Swarbriggs - on the road again
By Olga Aughey
The Swarbriggs are famous as the boys who brought Mullingar to the Eurovision Song Contest, not once but twice. This week the Westmeath Examiner talked to one half of the Swarbrigg brothers, Tommy - co-founder of The Times Showband, music promoter, and one-time trumpet player with Joe Dolan and The Drifters, at his home in Lynn, Mullingar, where he talks about going on the road again after nearly 30 years.
Tommy's musical life began in Cootehill, County Cavan, where he grew up. "My father was a very accomplished musician, he was a semi-professional because he was working as well," says Tommy. "He'd get home from work and he'd be transposing his stuff while he was having his tea and I was greatly impressed by this. "I joined a skiffle group when I was fourteen and we became a showband, we called ourselves the Jordanaires. We got a gig playing support in a hall five miles outside of town to the Larry Cunningham and the Mighty Avons, and this was our big break," explains Tommy.
Life with the Dolans
"We got lovely blue suits and red ties and sure we thought we were the bee's knees. Out of that Seamus Casey who managed Joe Dolan and The Drifters rang the owner of the hall to see if he knew any good trumpet players, and from there they got in touch with me," he said.
"Ben and Joe Dolan, along with Seamus Casey all arrived up to my house in Cootehill and auditioned me and I got a job with The Drifters. The Drifters were far more advanced than me but I started learning straight away. I had moved into digs with Josie Reid in Ginnell Terrace when I arrived, and she looked after me like a mother," he remembers.
"Joe to his eternal credit recorded some of my earliest songs, and believe me they were awful! But my writing got better and he put some of my songs on albums. Almost overnight Joe become a sensation. He was doing extremely well when I joined him but he made a record, 'The Answer to Everything', and it went straight into the top three. Tommy and The Drifters toured Britain, the States, and of course all over Ireland, but at this stage he was more interested in the singer songwriting end.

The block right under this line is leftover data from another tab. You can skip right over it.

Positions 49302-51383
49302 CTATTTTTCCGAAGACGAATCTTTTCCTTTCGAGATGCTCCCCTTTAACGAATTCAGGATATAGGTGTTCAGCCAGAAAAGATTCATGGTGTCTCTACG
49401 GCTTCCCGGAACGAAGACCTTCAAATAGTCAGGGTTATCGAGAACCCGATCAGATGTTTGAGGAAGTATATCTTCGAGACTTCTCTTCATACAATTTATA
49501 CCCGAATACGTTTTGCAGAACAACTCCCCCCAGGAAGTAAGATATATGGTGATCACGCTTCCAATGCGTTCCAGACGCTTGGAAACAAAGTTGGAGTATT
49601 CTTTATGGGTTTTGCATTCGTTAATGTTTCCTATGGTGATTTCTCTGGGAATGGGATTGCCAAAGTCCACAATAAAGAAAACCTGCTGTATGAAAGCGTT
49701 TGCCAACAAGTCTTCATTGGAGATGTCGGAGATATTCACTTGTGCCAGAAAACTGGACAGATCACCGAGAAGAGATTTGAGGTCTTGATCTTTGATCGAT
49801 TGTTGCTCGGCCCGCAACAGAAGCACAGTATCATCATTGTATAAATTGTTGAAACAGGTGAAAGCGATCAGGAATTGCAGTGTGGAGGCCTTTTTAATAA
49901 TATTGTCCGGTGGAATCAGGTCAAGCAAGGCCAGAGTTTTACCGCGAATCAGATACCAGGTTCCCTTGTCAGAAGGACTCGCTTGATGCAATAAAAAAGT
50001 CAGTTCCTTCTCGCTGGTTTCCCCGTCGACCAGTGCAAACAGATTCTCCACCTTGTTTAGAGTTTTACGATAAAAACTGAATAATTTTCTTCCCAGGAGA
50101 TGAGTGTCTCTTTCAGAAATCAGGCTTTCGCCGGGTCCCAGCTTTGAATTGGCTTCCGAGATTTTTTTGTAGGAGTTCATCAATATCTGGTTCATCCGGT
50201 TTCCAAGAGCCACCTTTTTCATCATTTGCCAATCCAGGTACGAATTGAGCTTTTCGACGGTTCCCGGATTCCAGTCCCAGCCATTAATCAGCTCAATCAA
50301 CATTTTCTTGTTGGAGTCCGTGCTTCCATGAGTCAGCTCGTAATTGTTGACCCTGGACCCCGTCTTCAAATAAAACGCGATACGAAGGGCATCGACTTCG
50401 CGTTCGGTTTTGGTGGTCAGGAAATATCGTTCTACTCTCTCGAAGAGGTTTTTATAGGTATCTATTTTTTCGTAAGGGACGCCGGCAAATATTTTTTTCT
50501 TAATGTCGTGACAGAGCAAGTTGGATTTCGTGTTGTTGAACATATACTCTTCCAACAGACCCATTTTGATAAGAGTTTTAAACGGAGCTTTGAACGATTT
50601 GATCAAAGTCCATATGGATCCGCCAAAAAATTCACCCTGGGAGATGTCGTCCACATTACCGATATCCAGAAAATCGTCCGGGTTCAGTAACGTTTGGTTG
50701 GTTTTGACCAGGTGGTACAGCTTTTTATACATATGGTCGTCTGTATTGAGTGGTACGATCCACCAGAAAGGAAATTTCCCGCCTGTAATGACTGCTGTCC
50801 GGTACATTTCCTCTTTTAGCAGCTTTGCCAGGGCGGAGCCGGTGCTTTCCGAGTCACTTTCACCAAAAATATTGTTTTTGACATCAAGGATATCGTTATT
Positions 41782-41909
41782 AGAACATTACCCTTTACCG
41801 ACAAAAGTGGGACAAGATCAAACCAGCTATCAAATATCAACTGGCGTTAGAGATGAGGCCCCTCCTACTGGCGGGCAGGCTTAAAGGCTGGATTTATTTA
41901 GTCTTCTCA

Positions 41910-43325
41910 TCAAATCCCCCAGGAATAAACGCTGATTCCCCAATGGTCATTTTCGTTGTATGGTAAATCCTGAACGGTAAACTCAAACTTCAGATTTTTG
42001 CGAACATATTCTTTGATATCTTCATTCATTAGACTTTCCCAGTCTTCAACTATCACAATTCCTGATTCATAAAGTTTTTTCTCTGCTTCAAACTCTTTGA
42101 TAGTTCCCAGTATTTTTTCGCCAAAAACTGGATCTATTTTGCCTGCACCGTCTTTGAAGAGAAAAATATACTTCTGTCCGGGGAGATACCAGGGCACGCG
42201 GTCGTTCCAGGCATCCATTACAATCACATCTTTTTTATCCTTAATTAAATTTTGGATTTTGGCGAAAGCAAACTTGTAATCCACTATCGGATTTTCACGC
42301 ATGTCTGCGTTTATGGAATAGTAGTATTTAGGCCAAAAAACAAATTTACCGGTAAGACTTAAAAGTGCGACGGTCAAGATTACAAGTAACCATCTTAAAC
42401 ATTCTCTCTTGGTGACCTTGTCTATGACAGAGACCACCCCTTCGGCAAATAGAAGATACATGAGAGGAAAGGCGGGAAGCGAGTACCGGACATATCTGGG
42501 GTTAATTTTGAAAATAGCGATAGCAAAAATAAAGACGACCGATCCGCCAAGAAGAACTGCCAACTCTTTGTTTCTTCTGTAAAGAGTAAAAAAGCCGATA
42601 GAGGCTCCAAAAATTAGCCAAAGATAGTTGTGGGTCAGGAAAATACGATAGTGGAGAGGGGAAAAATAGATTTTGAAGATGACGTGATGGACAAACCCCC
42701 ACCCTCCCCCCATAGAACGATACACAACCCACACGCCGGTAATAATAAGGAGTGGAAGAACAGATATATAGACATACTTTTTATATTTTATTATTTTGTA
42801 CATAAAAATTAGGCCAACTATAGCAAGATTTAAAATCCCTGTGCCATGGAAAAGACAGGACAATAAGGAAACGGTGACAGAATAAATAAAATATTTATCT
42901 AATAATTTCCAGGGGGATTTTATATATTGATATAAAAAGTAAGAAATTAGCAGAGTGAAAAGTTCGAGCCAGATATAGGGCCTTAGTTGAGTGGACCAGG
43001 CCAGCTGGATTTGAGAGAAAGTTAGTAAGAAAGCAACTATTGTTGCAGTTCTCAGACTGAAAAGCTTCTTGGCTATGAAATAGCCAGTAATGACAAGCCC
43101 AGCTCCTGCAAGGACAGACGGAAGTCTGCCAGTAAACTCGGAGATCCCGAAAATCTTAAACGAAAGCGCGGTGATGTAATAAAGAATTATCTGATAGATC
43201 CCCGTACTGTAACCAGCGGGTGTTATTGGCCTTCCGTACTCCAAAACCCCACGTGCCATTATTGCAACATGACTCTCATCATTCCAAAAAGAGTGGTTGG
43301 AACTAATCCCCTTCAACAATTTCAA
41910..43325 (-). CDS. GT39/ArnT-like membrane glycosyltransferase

"Jimmy, my brother, who was living in England at the time, was into poetry. He started sending me poems and I put music to those." At this point the two brothers got together and started writing seriously and decided to form a band. "I made the decision to move on from The Drifters, so The Times were born," says Tommy.
The Swarbriggs had great success with The Times Showband, and of course Joe Dolan went on to achieve international success: "He deserved it, he had a fantastic voice and he was a wonderful fella, I don't think I ever saw him in bad form a day in his life. He was always chirpy and cheerful and upbeat. It was a real sorrowful day when he died. It brought back such memories. In those days everybody went to the ballroom. We would pack the place out.
Footloose and fancy-free
The Times Showband, always striving to put on a good show, had sensational musicians down throughout the years. However they never quite made the international market. "We were trying to break internationally, we always had contracts with the big multinational record companies, but we just never broke internationally," says Tommy. "We did the Eurovision twice, 1975 and 1977, we had other big hits with non-eurovision songs - 'Looking through the Eyes of a Beautiful Girl' went to number one, 'If Ma could see me now' was another huge hit.
We won the Irish Entertainment Industry Award, Song of the Year, Entertainers of the Year, Album of Year, so we had a lot of successes. After the second attempt at the Eurovision, The Swarbriggs made two more albums, but they began to realise they weren't going to make it internationally.
"We wanted to break internationally as songwriters and performers, but come 1980 it was beginning to peter out. I was becoming disillusioned, I was burnt out," admits Tommy.
"I remember in the summer we'd do thirteen nights in a row with one night off. You'd be trying to write, record, maybe going back and forth to London during the week, so I sat back and looked at it and I thought it's not going to change."
By then Tommy was 35-years-old and feeling he had given it his best shot. He turned his back on music altogether and The Times Showband called it a day. Tommy then drifted into the night club business, and as an off-shoot of that, he started running the odd live gig. He brought the likes of Christy Moore, Mary Black and Planxty to Mullingar. The concert business was beginning to take off, and so Tommy got into concert promotion, "I was responsible for Smokie getting back together, I've had The American Drifters, Leo Sayer, Meatloaf, Neil Sedaka, Jack L."
Back on the road
In January, Tommy and his brother Jimmy will go on the road again with a new show called 'Reeling in the Showband Years'. Ronan Collins will host the show that includes Paddy Cole, Sean O'Dowd, The Conquerors Showband and Lorraine MacDonald to name but a few.
"It's a big showband show. "We're just going to be doing the big hits that we're known for. A little bit of nostalgia, good fun and I'm really looking forward to it," says Tommy. "Music will never die because people love music. People's greatest memories are associated with music, you'll always have performers who catch the imagination and inspire people."